Scott Rettberg
Electronic Literature (in Performance):
A Report from the 2008 Electronic Literature in Europe Conference

The Electronic Literature in Europe Seminar was held from September 11-13th at the University of Bergen, Permanenten Museum, and Landmark Café at the Bergen Kunsthall. The conference was intended to gather together leading scholars, writers, and artists working the field of electronic literature for two full-day sessions of paper presentations and discussions at the University of Bergen, two nights of readings, presentations and performances at Permanententen and Landmark Café, and a daylong meeting to plan a European research network for electronic literature. The conference concluded with a keynote speech by the renowned American novelist Robert Coover. I sent out an open call for works and papers in the Spring of 2008, and developed a website for the conference at The response to the call was overwhelming. While I initially planned for a small seminar for about 20 people, we had about 60 submissions. The conference eventually included 46 participants from nations including Norway, Austria, Scotland, France, England, Germany, Finland, Poland, Spain, Catalonia, Ireland, Denmark, Slovakia, Sweden, Switzerland, Croatia, Lithuania, the Netherlands, and the United States. The conference was an unqualified success, on the levels of scholarship, exhibition and performance, and in terms of establishing a sense of shared community among electronic literature authors, artists, and scholars working in Europe.

The impetus for the meeting came from three conferences I attended during the previous couple of years, the Remediating Literature Conference in Utrecht and the E-Poetry Conference in Paris in 2007, and a followup seminar hosted by Philippe Bootz at Paris 8 in 2008. At those events, we saw a developing network of scholarship and practice in Electronic Literature forming, and at the most recent meeting in Paris, discussions of how a pan-European network of researchers, writers, and artists in electronic literature might work together to further the field within Europe. The meeting in Bergen first and foremost as an opportunity for those writers and scholars to identify shared goals, and to begin to develop strategies to further this particular corner of digital culture where words meet computation, where poetics meet design, where novelists work with programmers, and where the specificities of the networked computer meet with the literary heritage of the past and present.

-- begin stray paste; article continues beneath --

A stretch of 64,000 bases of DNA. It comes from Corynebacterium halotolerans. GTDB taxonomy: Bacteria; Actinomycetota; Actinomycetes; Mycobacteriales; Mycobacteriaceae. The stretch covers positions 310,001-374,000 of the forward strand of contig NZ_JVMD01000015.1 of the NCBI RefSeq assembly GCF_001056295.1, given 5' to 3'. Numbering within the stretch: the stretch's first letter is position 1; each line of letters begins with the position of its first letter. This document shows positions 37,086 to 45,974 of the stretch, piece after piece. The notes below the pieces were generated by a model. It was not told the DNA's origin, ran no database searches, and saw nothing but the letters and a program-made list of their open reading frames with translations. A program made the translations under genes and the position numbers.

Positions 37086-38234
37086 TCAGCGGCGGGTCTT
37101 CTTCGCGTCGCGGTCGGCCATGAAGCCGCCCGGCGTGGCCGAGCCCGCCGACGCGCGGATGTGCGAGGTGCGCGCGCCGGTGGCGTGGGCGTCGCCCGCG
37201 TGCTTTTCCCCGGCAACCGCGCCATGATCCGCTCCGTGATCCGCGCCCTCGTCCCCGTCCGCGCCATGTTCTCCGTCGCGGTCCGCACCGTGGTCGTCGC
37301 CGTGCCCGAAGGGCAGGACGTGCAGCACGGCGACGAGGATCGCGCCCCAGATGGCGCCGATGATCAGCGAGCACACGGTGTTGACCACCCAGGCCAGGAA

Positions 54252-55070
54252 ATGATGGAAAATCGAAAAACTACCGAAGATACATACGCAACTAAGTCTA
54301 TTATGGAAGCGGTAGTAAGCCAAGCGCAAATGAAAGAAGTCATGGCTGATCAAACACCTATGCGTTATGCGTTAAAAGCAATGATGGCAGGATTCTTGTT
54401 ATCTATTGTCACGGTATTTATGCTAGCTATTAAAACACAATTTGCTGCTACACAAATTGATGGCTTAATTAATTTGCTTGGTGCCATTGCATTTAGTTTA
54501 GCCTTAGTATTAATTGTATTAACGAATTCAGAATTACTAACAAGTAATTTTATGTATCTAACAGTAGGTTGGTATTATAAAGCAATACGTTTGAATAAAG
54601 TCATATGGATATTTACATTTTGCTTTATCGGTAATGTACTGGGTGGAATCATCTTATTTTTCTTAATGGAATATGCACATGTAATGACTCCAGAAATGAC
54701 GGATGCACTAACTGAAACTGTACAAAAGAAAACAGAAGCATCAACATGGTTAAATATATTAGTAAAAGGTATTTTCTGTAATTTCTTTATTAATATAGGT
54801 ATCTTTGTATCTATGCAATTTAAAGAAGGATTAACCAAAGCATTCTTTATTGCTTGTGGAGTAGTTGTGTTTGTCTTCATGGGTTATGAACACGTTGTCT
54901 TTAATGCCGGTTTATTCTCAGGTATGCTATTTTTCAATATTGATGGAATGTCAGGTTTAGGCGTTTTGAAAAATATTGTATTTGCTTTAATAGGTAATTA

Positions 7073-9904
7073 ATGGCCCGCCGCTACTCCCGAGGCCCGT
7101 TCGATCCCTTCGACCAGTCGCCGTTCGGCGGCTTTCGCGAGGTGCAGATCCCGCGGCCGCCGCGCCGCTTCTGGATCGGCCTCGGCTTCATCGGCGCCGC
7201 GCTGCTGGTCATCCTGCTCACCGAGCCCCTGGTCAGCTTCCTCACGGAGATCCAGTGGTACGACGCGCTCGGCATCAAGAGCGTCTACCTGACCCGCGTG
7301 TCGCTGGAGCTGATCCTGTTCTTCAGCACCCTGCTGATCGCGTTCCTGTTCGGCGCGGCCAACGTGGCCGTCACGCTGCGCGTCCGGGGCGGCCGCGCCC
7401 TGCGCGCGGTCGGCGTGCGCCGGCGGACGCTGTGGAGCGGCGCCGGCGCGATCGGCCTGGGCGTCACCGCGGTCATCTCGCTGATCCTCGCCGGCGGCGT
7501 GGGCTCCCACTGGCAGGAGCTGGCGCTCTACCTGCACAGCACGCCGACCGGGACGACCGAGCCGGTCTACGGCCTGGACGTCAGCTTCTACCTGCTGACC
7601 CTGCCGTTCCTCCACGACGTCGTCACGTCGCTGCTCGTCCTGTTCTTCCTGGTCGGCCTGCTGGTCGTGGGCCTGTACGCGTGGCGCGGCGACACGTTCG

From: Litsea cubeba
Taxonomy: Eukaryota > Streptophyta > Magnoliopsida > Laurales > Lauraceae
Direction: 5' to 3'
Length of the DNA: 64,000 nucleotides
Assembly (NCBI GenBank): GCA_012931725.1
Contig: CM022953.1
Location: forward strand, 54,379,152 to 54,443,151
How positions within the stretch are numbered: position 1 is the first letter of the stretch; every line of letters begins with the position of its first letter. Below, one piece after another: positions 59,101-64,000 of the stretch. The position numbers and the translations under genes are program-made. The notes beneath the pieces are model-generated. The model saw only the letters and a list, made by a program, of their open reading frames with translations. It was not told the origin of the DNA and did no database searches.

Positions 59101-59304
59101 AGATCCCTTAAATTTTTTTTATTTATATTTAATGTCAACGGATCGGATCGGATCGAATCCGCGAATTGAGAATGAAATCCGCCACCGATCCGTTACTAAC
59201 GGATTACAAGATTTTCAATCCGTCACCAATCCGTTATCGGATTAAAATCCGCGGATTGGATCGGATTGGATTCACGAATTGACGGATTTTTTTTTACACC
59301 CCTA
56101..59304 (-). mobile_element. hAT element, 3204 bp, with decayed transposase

In putting together the conference, I had a few specific goals in mind. The first was to bring together the critical, theoretical, pedagogical, and infra-structural thinking that might typify an academic conference with the creative writers who are actually producing the works on which the field is based. I think that in electronic literature we are really privileged in that the scholars and creative writers are not divided into two separate communities, but are part of one coevolving community. To this end, I thought it would be important to present both academic papers, and to do so within the framework of a peer review structure, but also to present readings of electronic literature, in environments suited to performance of digital works.